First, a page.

‘At the gates’: Taliban ready to take Afghan capital

The Taliban readied its forces on outskirts of the Afghan capital from all sides on Sunday as panicked civilians prepared for the armed group’s takeover of Kabul nearly 20 years after relinquishing power in an American-led assault.

Taliban spokesman Suhail Shaheen said fighters were remaining on the capital’s outskirts as negotiations took place.

“We are talking and awaiting a peaceful transfer – a transition of the capital city.”

Sirens could be heard along with sporadic gunfire in Kabul. Multiple helicopters were flying above the city centre dropping flares to prevent attacks by heat-seeking missiles.

The Taliban said it has no plans to take the Afghan capital “by force”.

“Negotiations are under way to ensure that the transition process is completed safely and securely, without compromising the lives, property and honour of anyone, and without compromising the lives of Kabulis,” a Taliban statement said.

‘Please don’t worry’

“The Islamic Emirate instructs all its forces to stand at the gates of Kabul, not to try to enter the city,” a spokesman for the Taliban tweeted, although some residents reported fighters peacefully entered some outer suburbs.

Panicked workers fled government offices. Thousands of civilians now live in parks and open spaces in Kabul itself, fearing the future.

The chief of staff to President Ashraf Ghani on Twitter urged the people of Kabul: “Please don’t worry. There is no problem. The situation of Kabul is under control.”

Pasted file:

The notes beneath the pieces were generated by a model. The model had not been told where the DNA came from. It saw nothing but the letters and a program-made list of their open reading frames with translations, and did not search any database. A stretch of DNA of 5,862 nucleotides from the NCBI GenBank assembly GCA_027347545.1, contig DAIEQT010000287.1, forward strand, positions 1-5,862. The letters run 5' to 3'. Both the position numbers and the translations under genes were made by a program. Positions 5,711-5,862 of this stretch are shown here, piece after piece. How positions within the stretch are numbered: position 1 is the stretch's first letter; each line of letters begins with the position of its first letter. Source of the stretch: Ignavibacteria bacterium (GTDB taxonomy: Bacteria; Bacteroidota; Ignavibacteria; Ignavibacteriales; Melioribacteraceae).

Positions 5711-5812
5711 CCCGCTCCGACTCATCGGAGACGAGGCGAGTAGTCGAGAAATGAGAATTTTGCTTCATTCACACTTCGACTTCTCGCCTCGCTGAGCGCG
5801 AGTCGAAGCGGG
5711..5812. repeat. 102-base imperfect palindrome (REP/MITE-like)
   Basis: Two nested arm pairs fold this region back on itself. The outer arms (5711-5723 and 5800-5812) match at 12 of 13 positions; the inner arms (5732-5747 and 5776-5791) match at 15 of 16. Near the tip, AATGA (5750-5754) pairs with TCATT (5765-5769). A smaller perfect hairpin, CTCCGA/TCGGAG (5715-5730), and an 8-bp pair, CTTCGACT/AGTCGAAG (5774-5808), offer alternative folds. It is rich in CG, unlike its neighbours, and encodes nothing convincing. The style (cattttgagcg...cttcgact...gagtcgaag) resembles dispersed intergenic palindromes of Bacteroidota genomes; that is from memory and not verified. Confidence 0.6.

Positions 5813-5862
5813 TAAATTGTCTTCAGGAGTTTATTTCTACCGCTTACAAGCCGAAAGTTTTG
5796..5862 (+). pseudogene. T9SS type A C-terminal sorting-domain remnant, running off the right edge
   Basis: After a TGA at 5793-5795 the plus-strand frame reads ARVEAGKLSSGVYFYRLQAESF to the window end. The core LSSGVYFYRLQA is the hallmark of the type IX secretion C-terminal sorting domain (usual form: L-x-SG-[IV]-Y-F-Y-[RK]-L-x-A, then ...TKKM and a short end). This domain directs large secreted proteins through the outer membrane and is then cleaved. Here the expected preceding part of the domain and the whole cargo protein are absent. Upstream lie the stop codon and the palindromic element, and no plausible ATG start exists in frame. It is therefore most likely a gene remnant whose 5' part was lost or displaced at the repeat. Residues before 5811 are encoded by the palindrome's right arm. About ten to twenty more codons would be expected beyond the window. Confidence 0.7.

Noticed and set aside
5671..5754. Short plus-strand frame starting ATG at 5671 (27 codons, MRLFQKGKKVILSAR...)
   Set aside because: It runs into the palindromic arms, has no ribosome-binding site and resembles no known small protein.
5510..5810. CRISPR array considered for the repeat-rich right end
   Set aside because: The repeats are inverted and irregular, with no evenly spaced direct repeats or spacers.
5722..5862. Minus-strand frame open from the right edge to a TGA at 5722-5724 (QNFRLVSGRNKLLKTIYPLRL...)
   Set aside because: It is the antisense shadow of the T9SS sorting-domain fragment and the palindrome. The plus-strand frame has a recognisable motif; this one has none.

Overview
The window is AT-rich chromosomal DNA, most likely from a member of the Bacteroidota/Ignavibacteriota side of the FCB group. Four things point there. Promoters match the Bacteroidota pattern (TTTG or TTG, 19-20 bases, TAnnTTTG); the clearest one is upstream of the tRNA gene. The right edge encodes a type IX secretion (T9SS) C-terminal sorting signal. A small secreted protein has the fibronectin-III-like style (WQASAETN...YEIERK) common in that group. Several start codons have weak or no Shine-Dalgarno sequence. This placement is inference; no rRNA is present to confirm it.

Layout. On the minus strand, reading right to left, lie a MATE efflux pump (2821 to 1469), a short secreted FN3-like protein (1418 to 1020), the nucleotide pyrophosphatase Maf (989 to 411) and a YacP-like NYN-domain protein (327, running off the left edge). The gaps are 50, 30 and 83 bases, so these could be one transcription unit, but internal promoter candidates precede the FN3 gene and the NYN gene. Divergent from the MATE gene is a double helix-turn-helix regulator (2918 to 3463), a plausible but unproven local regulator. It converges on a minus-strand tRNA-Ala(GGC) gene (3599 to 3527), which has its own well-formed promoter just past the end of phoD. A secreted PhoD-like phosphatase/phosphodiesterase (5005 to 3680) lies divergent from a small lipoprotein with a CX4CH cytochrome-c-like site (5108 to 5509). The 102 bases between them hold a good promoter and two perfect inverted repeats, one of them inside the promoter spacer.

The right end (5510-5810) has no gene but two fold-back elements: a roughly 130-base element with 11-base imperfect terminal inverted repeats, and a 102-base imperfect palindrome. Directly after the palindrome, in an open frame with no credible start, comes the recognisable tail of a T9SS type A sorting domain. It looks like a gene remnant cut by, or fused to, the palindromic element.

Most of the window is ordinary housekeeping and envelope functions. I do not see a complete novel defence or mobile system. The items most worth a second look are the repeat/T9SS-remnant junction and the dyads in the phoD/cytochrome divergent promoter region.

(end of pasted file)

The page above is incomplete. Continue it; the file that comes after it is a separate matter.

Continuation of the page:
Afghan Interior Minister Abdul Sattar Mirzakwal said there would be a “peaceful transfer of power” to a transitional government after the Taliban ordered its fighters to hold back from entering Kabul.

“The Afghan people should not worry… There will be no attack on the city and there will be a peaceful transfer of power to the transitional government,” he said in a recorded speech.

There was no immediate word on the situation from Ghani. A palace official said he was in emergency talks with US peace envoy Zalmay Khalilzad and top NATO officials.

‘From all sides’

The senior official told Reuters news agency the Taliban was coming in “from all sides” but gave no further details.

Three Afghan officials told The Associated Press the fighters were in the districts of Kalakan, Qarabagh and Paghman in the capital. Fighters earlier took Jalalabad, near a major border crossing with Pakistan, the last main city other than Kabul not under their control.

Al Jazeera’s Charlotte Bellis, reporting from Kabul, said it was unclear exactly what was going on.

“I have just heard heavy gunfire coming from the airport direction,” she said. “I spoke to a Taliban contact, he said, ‘Yes, we are in Kabul.’ He said the leadership is asking everybody to be calm, that they come with a message of peace.

“They have been instructed that if anybody does want to leave the city, that they should be given safe passage to do so. I understand that there is a leadership meeting within the Taliban happening at this moment.”

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